• Dress Up (beginner)
  • Matching Game for Dress Up (intermediate to advanced)
  • Space Shooter (beginner to advanced)
  • Choose Your Own Adventure Story (beginner to advanced)
  • PacMan (advanced)

Daily Blogging will help you and your teacher track your progress through these activities. Each blog entry must answer 2 questions:

  • One sentence about one thing you worked on today
  • One sentence about one thing you learned while working in Scratch today
Also, if you have any questions for your teacher, be sure to add that to your blog.

All of your hard work will result in fun games that you can post online for everyone to enjoy! Through these activities, you will get to see what goes into game development and testing.


Recommended Group Size: 1
  • Coding is best done individually, where each student has their own computer.
  • However, most students benefit from working alongside other students where they can share questions and suggestions.  In most cases, working alongside will also reduce the number of questions coming to the teacher and encourage student collaboration and mentoring.


  • Internet Web Browser
    (Internet Explorer, Mozilla Firefox, Google Chrome/Chromium/Iron,Opera, Konqueror, etc.)

  • Scratch 2.0 (locally installed version - download here)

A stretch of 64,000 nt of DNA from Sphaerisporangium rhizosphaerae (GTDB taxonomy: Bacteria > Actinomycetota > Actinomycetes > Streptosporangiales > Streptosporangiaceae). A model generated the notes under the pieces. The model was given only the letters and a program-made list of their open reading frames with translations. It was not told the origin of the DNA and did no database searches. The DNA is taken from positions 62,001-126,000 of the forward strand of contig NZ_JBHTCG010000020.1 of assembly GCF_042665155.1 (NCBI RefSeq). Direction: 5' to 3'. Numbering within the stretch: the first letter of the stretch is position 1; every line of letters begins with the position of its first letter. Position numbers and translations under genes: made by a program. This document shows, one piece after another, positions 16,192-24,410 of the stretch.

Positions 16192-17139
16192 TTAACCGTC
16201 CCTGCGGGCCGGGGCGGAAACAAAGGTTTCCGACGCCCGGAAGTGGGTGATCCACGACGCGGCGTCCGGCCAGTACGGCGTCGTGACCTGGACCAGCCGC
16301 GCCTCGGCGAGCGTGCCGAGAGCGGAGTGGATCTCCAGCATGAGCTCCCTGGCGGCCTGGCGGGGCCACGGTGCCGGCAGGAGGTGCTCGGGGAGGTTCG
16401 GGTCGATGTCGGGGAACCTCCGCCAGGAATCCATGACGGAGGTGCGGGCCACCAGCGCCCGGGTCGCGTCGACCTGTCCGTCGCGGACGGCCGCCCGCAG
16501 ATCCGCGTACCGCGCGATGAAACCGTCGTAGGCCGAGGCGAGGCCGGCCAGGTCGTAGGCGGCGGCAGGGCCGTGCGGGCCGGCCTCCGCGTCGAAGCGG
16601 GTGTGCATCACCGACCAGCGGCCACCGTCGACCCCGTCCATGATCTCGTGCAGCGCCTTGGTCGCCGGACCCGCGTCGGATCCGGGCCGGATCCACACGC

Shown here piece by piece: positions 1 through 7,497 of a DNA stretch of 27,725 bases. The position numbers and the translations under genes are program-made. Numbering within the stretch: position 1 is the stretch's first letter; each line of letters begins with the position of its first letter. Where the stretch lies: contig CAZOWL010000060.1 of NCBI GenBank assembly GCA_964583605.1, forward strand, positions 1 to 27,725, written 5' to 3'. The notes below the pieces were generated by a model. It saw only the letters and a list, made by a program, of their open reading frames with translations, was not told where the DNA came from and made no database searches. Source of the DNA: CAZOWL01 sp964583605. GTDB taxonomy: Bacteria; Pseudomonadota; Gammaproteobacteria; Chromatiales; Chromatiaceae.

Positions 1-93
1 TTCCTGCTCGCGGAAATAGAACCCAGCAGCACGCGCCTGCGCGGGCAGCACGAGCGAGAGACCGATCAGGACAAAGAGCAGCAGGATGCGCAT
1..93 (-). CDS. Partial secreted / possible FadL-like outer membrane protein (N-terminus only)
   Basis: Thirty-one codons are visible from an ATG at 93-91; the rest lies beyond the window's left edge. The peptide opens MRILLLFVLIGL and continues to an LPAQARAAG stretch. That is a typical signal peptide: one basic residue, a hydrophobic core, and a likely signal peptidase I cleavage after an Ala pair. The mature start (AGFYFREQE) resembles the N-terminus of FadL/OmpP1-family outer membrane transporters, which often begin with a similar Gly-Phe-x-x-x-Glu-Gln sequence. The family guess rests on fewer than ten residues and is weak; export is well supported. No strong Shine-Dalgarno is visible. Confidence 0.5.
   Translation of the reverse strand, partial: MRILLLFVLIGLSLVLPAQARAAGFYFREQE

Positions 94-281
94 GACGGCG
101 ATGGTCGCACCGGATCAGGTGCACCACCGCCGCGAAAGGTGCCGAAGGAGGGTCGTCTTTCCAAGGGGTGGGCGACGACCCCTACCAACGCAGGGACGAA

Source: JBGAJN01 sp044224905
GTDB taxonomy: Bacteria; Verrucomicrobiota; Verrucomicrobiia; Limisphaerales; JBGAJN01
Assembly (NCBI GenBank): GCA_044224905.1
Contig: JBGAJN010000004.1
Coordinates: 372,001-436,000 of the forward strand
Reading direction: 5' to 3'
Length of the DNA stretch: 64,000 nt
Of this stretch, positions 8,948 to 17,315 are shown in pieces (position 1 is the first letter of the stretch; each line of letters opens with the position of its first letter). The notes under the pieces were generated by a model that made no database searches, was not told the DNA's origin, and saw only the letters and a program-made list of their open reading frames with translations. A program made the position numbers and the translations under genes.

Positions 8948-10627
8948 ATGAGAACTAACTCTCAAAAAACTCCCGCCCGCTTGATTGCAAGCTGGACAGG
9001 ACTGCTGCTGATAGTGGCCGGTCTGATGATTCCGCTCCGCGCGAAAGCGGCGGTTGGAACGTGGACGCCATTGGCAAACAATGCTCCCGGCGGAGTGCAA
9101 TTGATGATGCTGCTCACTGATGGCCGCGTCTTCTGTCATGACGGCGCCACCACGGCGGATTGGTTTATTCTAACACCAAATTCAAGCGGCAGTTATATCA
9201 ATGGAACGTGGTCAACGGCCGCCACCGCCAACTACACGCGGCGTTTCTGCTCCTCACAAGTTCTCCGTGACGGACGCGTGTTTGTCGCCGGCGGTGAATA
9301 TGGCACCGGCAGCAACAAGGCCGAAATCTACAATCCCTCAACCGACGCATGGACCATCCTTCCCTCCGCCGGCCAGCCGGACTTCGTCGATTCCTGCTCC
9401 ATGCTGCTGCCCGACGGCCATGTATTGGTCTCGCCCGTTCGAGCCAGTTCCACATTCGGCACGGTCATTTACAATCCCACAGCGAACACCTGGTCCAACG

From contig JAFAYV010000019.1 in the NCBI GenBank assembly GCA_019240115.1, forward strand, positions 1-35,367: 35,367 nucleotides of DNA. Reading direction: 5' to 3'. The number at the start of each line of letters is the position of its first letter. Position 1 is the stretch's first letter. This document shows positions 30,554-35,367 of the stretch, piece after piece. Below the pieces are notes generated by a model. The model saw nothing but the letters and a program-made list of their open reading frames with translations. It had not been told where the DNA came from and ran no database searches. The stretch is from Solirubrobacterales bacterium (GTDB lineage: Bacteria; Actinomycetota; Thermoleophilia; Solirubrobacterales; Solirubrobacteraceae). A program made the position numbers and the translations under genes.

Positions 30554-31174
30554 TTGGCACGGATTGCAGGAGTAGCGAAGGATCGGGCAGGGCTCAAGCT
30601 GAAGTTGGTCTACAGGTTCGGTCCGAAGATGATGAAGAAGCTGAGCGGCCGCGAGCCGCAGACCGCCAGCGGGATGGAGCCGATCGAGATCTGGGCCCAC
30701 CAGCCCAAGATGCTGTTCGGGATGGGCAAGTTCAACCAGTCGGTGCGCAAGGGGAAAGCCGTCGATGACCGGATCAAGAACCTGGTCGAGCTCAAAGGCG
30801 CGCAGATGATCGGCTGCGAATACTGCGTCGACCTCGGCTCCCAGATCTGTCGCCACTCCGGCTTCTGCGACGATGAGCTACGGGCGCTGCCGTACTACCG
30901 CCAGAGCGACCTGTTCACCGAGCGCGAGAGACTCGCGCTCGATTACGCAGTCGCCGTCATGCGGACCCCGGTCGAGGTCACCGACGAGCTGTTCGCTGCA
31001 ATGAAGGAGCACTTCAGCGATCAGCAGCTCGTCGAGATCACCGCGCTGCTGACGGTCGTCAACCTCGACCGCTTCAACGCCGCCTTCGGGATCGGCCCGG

While the web-based version does work, delays between click and action are very frustrating.  A local installation removes most of these delays.
  • Google Chrome browser (or Chromium or Iron browsers based on Chrome.)
    Both Chrome and Iron can be installed permanently by an administrator or temporarily by a student using apps from
  • Student accounts at, Edmodo, or similar blog/website
    Students benefit from seeing their work published! 
    Students should also blog about their progress.  
    • Good: submit paper or enter into a MS Word file after every class
    • Better: blog your progress online after every class
  • Image Editor
    Scratch has two image editors built-in, but these are limited.  At some point, you may want more.  If you already know how to make images, then be sure to save as PNG format.  Want a new image editor?  Try these:
    • Raster Graphics - Adobe Photoshop, Paint.NET, The GIMP, etc.
      (Mr. Rich's GIMP exercises are here.  The GIMP is free and open source software.) 
    • Vector Graphics - Adobe Illustrator, CorelDRAW, Inkscape, etc. 
      (Mr. Rich's Inkscape exercises are here.  Inkscape is free and open source software.)


  • "Hour of Code" activities can be completed in one hour, but likely will take two classes (depending on the age and computer ability of the students).
  • Game #1 (Frogger) is designed to take 5-6 hours (for able students who are on task).
  • Game #2 (Independent project) will likely take 10-15 hours, depending on the complexity of the selected game.  Teachers can limit the hours simply by limiting the expectations of the finished game.


  • Assessment for introductory exercises (Recommend: "Complete / Incomplete")
  • Assessment for Game #1 (Can be per task/video: "Complete / Incomplete" or can be per rubric)
  • Assessment for Game #2 (Rubric)
  • Assessments for Blog Entries (Recommended) (Rubric)